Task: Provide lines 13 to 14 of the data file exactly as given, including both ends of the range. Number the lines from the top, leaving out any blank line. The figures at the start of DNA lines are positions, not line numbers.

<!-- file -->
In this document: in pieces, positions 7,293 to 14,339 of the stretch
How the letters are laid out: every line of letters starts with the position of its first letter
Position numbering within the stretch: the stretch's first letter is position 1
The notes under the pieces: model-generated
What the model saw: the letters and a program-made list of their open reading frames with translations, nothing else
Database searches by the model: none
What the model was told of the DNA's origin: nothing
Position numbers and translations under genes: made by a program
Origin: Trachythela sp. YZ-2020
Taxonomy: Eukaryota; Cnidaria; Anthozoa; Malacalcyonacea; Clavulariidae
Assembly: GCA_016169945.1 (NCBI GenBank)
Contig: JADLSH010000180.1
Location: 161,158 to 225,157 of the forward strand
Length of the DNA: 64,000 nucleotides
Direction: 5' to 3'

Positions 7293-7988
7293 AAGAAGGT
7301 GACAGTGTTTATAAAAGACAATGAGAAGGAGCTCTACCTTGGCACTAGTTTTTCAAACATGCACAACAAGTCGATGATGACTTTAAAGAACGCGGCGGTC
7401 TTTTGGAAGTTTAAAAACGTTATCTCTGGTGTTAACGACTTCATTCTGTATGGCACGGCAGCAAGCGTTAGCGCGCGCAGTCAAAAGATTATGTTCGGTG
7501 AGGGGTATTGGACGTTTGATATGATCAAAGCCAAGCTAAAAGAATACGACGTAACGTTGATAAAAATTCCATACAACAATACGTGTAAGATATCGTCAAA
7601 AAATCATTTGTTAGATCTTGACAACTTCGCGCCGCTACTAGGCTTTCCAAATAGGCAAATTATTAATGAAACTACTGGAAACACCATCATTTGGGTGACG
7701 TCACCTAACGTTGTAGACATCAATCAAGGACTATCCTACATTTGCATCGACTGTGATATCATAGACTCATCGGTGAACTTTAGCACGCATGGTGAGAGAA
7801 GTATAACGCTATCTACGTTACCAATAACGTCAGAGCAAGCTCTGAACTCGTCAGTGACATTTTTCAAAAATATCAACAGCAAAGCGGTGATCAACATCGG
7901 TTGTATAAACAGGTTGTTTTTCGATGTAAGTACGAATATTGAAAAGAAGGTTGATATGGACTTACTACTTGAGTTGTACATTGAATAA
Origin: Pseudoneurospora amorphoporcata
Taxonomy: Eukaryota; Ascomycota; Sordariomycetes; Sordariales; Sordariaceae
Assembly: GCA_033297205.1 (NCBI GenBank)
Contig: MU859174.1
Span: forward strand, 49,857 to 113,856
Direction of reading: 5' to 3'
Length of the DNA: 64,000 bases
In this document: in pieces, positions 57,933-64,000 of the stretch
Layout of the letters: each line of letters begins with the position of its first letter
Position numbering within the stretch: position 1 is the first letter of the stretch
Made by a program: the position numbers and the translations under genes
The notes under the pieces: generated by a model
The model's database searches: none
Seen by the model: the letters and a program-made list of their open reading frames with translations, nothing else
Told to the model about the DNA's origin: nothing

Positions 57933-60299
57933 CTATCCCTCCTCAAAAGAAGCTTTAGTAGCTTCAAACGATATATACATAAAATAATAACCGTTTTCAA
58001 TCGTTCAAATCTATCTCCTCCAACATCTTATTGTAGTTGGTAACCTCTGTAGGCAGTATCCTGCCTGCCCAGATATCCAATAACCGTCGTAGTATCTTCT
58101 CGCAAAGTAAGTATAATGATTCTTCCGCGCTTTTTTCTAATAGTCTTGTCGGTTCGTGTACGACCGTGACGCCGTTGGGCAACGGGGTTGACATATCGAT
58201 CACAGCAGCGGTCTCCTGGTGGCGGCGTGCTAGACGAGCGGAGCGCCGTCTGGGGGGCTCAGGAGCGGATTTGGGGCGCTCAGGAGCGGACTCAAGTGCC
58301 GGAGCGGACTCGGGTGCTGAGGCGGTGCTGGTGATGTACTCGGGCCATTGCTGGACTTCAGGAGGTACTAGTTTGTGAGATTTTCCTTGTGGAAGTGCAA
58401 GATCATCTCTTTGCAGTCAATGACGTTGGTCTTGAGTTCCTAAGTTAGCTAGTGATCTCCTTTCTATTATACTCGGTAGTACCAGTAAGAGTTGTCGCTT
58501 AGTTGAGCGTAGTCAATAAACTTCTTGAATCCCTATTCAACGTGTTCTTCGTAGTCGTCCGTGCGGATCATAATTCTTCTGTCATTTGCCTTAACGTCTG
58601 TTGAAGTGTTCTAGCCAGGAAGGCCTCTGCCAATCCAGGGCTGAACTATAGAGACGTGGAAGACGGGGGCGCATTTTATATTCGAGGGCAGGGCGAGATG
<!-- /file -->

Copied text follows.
Location: 161,158 to 225,157 of the forward strand
Length of the DNA: 64,000 nucleotides